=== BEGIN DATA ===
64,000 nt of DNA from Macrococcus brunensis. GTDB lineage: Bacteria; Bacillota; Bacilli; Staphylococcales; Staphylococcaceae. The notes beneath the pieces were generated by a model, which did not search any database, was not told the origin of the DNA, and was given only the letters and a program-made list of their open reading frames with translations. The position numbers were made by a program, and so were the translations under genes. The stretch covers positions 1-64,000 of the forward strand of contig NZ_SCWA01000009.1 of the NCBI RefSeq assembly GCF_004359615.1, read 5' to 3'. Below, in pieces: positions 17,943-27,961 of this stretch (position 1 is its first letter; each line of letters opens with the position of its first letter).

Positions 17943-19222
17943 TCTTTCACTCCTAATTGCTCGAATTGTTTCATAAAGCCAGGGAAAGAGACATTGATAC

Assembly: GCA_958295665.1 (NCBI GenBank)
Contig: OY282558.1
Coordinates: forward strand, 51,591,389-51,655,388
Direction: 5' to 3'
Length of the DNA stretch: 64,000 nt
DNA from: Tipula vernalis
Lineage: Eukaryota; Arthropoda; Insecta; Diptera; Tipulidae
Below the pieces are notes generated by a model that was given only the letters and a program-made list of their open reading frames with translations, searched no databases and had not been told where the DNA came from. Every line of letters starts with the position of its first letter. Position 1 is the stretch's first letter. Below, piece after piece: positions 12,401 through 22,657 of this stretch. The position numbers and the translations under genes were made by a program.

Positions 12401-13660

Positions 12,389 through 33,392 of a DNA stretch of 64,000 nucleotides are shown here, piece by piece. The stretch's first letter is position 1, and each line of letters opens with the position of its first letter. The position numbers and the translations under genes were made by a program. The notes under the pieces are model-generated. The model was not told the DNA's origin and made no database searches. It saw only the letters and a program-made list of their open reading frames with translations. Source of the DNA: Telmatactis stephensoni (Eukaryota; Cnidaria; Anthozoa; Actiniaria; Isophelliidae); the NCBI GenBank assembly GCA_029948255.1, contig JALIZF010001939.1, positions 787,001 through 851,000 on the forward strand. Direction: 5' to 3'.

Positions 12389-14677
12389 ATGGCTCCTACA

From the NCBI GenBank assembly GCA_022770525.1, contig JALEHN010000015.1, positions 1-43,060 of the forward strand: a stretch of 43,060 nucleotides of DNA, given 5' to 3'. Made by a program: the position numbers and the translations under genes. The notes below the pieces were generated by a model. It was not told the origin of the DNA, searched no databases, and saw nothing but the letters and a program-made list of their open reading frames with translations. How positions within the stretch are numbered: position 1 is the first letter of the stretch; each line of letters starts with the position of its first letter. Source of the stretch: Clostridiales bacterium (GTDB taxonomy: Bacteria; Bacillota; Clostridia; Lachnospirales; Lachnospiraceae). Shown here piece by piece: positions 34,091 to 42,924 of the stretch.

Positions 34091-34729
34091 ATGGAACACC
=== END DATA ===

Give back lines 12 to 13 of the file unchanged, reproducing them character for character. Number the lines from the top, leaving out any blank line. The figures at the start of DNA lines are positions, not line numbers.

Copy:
Positions 12401-13660

Positions 12,389 through 33,392 of a DNA stretch of 64,000 nucleotides are shown here, piece by piece. The stretch's first letter is position 1, and each line of letters opens with the position of its first letter. The position numbers and the translations under genes were made by a program. The notes under the pieces are model-generated. The model was not told the DNA's origin and made no database searches. It saw only the letters and a program-made list of their open reading frames with translations. Source of the DNA: Telmatactis stephensoni (Eukaryota; Cnidaria; Anthozoa; Actiniaria; Isophelliidae); the NCBI GenBank assembly GCA_029948255.1, contig JALIZF010001939.1, positions 787,001 through 851,000 on the forward strand. Direction: 5' to 3'.